Many questions remain unsolved. Which are the mechanisms that enable the synaptic incorporation and retention of CP-AMPARs after a single cocaine injection in the VTA and after prolonged withdrawal in the NAc? What is the significance of the insertion of CP-AMPARs and the concomitant decrease in NMDAR function at these synapses? Previous findings in hippocampal interneurons expressing CP-AMPARs show that pairing of a hyperpolarizing current injection with synaptic release can enhance synaptic transmission (Lamsa et al., 2007). In the VTA, it has recently been shown that the cocaine exposure enables the induction of a similar form of anti-hebbian plasticity that also relies on calcium entrance from CP-AMPARs and is independent on NMDARs. In contrast, in drug naïve or saline-treated mice, where the transmission is mediated by CI-AMPARs, the LTP induction follows hebbian rules, i.e., LTP is induced by concomitant glutamate release and postsynaptic depolarization. It has therefore been suggested that the exchange of GluA2-containing AMPARs for Glu2A-lacking ones and a decrease in NMDAR function is sufficient to invert the rules of plasticity induction (Mameli et al., 2011). Therefore, the drug-evoked plasticity in the VTA is merely permissive for a specific form of activity-dependent synaptic plasticity. Future studies will have to address whether anti-hebbian plasticity can occur in vivo, for example during a hyperpolarization of DA neurons when upstream GABA neurons are strongly activated. It is important to underline that the drug-related adaptations here described may represent an aberrant form of plasticity that drives long-term adaptations in the downstream reward circuit.

Conversely, during early development this form of plasticity may be the default and enhance special forms of learning. It is conceivable that during development DA neurons do not need to discriminate among the inputs they receive and it is only with the time that they learn to differentiate by strengthening certain connections. The CP-AMPARs and the plasticity they are associated with could be important for this type of learning. The capacity to discriminate among different stimuli is important in order to select the most valuable reward during the decision-making process. It has been well described in adult brain that DA VTA neurons respond to neutral, aversive and explicit non-reward predicting stimuli in a similar manner (Schultz, 2011). We could speculate that during the development, since the brain has not been yet exposed to different stimuli, the DA neurons are prone to generalization and discriminate poorly. Subsequently with advanced development various stimuli will acquire a valence and therefore the DA VTA neurons will be activated only by salient stimuli. Drug of abuse enhanced generalized dopamine activation, resulting in decreased reward discrimination. In this context after drug exposure, neutral or aversive stimuli would lead to stronger phasic striatal dopamine changes and would increase dopamine-dependent postsynaptic responsiveness and plasticity. When we give cocaine at an adult age, the drugs re-open a critical period previously seen during development and induce a switch in the AMPAR subunits composition with an insertion of CP-AMPARs. We can speculate that this switch could contribute to the re-programming of the DA system resulting in reduced reward discrimination.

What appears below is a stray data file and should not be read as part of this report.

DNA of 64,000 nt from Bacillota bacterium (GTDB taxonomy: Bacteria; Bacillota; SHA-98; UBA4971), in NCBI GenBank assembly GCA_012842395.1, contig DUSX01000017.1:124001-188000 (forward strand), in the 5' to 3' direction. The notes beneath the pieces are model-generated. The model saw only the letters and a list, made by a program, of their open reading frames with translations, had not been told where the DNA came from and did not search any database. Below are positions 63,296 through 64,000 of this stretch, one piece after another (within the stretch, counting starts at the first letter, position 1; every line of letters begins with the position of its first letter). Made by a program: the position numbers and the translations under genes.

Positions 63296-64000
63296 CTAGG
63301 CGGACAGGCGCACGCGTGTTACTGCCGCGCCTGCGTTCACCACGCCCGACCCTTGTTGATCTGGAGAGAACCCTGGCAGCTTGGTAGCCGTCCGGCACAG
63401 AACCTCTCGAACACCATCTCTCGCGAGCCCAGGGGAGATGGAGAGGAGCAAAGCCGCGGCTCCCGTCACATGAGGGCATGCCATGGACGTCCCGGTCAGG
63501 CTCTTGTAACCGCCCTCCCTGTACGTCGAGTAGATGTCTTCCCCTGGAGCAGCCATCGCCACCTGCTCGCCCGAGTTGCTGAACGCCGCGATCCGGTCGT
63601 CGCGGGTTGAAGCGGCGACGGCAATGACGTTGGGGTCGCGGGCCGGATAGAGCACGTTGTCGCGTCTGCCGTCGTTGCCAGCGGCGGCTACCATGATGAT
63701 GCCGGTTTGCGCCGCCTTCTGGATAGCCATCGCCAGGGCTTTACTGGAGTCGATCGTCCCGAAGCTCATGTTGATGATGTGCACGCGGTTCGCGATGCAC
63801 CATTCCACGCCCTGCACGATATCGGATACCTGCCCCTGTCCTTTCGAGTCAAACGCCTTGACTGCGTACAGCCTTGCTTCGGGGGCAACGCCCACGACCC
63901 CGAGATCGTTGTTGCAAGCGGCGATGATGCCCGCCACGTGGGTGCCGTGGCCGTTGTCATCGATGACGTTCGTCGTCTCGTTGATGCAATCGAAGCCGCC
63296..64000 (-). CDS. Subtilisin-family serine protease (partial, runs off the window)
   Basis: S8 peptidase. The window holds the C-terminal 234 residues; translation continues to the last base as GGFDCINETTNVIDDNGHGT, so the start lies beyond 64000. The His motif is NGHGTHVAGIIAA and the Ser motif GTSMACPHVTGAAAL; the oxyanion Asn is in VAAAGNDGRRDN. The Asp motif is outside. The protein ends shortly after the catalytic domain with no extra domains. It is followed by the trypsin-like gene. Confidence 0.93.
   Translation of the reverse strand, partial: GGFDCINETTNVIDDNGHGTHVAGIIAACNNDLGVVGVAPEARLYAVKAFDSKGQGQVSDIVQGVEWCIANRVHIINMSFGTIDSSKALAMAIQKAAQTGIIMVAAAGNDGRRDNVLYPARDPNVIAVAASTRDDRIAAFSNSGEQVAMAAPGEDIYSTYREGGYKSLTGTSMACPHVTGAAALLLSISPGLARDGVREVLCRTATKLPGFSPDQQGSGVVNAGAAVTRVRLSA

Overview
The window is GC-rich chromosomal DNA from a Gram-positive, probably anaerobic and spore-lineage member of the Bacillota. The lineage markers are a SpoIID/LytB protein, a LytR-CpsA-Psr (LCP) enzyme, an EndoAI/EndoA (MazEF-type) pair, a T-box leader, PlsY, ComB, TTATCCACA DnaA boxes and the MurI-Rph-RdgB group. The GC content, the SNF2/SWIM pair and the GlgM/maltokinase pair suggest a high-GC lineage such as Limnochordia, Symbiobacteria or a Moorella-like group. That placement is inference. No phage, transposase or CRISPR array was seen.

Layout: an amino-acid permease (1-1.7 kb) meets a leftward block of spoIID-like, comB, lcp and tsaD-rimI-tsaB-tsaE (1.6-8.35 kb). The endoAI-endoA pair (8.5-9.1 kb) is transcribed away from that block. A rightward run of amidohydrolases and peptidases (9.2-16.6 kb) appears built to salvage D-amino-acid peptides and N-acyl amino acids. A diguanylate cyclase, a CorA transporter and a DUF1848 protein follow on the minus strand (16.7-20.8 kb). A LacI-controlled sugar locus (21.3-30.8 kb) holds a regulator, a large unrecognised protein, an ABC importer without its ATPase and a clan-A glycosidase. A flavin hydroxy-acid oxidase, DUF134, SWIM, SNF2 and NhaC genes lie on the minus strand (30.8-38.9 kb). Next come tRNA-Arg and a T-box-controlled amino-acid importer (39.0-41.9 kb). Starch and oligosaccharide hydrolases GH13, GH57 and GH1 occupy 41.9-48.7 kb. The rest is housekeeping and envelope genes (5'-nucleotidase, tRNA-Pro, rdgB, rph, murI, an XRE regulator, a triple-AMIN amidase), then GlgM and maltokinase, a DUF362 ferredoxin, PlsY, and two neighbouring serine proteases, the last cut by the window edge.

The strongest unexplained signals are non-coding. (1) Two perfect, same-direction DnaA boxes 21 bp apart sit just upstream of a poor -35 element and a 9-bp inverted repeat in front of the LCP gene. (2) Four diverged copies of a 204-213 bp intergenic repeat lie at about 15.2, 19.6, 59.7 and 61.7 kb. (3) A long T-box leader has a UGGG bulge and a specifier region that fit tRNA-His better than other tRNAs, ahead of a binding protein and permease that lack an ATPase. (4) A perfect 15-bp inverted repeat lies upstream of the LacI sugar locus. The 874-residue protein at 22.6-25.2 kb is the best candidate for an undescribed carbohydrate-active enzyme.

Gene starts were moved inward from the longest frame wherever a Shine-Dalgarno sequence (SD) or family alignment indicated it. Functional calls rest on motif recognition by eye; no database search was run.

While we are only beginning to understand the repercussions of drug-evoked receptor redistribution, the striking resemblance with the processes occurring during early postnatal development brings a new, exciting perspective that may help us to understand both normal development and the development of addiction.

Conflict of Interest Statement

The authors declare that the research was conducted in the absence of any commercial or financial relationships that could be construed as a potential conflict of interest.

Acknowledgments

We thank Matthew Brown for critical reading of the manuscript.

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Keywords: CP-AMPARs, VTA, addictive drugs, postnatal development

Citation: Bellone C and Lüscher C (2012) Drug-evoked plasticity: do addictive drugs reopen a critical period of postnatal synaptic development?. Front. Mol. Neurosci. 5:75. doi: 10.3389/fnmol.2012.00075

Received: 13 January 2012; Accepted: 29 May 2012;
Published online: 15 June 2012.

Edited by:

R. Suzanne Zukin, Albert Einstein College of Medicine, USA

Reviewed by:

Carlo Sala, CNR Institute of Neuroscience, Italy
Enrico Tongiorgi, University of Trieste, Italy

Copyright: © 2012 Bellone and Lüscher. This is an open-access article distributed under the terms of the Creative Commons Attribution Non Commercial License, which permits non-commercial use, distribution, and reproduction in other forums, provided the original authors and source are credited.

*Correspondence: Camilla Bellone, Medical Faculty, Department of Basic Neuroscience, University of Geneva, 1, Michel-Servet, 1211 Geneve, Switzerland. e-mail: camilla.bellone@unige.ch